The Difference Between a Statistic and a Fact
A simple idea that helps explain a lot of disagreements is that there’s a difference between a statistic and a fact, and it’s really hard to tell the two apart.
A statistic is just a number. And numbers are as easily manipulatable, incomplete, and misleading as words are. But they’re more dangerous than words, because numbers are associated with math, and math is associated with fact.
But facts are something special. Facts are complete and unbiased enough to tell you something relevant to understanding the past or predicting the future. They don’t care about your goals. They’re uninterested in your politics. They’re not trying to tell your story. They don’t have quarterly earnings expectations to meet. They drown themselves in context and explain blunt-force reality in all its glory.
Here’s an example. While covering a quarterly earnings report this summer, The Wall Street Journal reported:
Overall during the quarter, revenue rose 5.2% to $1.31 billion, helped by a change in how the company reports revenue. Without that change, revenue would have declined 15% to $1.06 billion
$1.31 billion is a statistic. $1.06 billion is a fact.
The latter is a fact – or at least more factual – because it has more context than the former. And that context comes far closer to explaining what actually happened in the past or is likely to happen in the future than the former.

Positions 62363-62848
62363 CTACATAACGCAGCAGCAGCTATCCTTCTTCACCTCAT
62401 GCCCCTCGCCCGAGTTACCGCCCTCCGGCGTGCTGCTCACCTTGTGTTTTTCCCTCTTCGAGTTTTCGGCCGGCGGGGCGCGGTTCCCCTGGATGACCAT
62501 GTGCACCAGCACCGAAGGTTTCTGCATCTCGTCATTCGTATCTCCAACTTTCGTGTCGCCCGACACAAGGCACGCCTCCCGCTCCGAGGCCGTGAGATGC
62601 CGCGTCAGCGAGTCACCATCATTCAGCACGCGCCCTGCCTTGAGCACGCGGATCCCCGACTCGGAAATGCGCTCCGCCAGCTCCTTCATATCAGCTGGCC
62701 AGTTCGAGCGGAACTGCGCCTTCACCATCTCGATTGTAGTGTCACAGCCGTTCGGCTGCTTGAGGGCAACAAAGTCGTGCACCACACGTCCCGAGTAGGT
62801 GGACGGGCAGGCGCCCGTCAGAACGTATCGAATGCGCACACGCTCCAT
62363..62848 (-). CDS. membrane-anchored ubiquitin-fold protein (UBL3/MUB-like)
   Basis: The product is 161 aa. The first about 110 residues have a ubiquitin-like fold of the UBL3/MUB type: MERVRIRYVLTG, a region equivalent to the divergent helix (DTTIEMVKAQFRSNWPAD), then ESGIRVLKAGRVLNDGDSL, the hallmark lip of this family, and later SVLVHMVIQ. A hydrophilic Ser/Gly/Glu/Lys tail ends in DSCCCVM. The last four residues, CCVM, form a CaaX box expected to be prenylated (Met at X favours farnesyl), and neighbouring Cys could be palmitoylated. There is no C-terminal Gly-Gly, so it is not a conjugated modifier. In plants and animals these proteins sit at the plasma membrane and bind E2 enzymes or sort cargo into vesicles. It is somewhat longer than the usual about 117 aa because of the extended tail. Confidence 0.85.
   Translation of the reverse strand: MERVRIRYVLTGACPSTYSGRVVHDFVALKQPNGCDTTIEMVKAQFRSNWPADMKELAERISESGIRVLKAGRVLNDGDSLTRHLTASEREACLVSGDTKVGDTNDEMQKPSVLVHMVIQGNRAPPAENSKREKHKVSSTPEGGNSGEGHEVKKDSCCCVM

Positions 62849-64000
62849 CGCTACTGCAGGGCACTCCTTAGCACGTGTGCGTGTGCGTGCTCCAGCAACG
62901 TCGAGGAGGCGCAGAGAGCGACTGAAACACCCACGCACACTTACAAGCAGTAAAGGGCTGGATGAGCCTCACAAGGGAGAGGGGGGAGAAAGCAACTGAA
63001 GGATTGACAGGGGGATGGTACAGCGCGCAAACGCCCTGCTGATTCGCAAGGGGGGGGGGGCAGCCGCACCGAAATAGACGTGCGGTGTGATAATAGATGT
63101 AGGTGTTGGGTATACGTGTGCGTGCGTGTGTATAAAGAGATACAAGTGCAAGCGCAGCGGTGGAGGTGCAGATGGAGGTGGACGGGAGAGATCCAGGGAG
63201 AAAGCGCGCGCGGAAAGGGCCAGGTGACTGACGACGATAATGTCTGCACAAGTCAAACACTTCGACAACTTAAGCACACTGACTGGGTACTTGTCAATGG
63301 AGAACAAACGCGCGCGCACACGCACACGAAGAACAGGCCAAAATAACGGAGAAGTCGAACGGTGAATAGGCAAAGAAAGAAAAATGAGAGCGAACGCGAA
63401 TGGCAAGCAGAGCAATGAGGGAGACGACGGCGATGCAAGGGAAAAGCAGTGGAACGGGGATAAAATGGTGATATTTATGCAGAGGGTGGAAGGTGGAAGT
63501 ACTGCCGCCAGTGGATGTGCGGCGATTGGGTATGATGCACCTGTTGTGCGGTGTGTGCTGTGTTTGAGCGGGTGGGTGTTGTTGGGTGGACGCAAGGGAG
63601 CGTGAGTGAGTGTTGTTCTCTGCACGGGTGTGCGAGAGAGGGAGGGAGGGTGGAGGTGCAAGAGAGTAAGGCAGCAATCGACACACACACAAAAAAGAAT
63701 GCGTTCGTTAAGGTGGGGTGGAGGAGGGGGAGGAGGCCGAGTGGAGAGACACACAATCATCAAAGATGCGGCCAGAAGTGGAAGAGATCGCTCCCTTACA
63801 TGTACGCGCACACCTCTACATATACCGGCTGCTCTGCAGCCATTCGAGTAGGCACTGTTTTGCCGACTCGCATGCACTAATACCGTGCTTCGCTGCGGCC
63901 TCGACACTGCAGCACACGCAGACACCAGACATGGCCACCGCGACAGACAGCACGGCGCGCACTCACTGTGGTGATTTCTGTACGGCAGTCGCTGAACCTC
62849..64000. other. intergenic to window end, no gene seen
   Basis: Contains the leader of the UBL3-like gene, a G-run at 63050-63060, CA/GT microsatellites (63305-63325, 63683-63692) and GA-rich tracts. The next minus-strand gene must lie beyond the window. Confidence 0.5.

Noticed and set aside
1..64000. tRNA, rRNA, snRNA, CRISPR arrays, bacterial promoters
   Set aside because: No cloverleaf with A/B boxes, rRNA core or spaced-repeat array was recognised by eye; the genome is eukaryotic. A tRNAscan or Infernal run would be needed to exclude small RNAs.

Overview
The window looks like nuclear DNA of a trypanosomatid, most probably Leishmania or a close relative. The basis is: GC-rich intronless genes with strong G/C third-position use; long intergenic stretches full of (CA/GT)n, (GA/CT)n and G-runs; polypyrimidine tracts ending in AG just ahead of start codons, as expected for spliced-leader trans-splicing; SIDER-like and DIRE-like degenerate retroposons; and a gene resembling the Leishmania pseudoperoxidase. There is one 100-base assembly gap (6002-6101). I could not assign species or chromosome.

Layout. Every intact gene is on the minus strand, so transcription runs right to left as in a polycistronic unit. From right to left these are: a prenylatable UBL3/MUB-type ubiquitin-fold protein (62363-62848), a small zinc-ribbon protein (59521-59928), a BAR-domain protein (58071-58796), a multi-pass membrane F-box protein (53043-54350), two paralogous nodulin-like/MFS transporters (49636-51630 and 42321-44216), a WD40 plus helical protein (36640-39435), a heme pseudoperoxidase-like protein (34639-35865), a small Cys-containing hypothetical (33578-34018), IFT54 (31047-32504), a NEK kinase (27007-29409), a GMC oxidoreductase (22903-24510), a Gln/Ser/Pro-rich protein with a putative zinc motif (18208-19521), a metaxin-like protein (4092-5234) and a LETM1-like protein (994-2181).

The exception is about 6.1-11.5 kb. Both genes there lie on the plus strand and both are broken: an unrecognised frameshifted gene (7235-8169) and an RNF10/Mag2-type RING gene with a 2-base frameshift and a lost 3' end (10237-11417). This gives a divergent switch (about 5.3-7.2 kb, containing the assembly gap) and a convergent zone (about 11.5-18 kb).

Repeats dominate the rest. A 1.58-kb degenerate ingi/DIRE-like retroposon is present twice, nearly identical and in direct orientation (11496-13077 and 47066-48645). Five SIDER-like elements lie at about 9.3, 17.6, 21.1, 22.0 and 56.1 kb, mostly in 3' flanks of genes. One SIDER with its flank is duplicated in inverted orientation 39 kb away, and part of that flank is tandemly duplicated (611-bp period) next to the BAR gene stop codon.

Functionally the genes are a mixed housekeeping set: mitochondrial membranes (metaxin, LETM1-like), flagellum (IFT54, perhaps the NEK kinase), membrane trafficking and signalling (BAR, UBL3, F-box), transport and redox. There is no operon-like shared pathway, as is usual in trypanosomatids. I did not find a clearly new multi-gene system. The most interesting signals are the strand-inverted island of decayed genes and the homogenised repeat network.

There are so many examples of this.
Government debt has surged to an all-time high of $19 trillion, almost 200 times where it was at the end of World War 2? Statistic. Government debt is 105% of GDP, far below where it was at the end of World War 2? More factual.
Economic growth is low and labor-force participation has plunged? Statistic. A lot of both can be explained by demographics? More factual.
Millennials live paycheck to paycheck? Statistic. No generation saves money in their 20s? More factual.
The more context, the closer you get to fact.
The problem, you can see, is that all context is a shade a gray, and itself incomplete.
It’s the same with history. The book Why Don’t We Learn From History? explains:
[History] cannot be interpreted without the aid of imagination and intuition. The sheer quantity of evidence is so overwhelming that selection is inevitable. Where there is selection there is art.
Those who read history tend to look for what proves them right and confirms their personal opinions. They defend loyalties. They read with a purpose to affirm or to attack. They resist inconvenient truth since everyone wants to be on the side of the angels.
For the same reason history will never be settled, facts will never be black-and-white from statistics. Most of my life I’ve been realizing that what I thought was a fact was actually just a statistic. I expect that to continue.
So I’ve been trying to ask myself more often:
What are some things that people I admire disagree with me on?
How deeply have I dug into those things?
Would changing my belief about those things hurt? In other words, am I going out of my way to rationalize something that might not be true?
What lessons have I learned from other things that teach me where I’m likely to mistake a statistic for a fact?
Hopefully that gets me closer to the truth.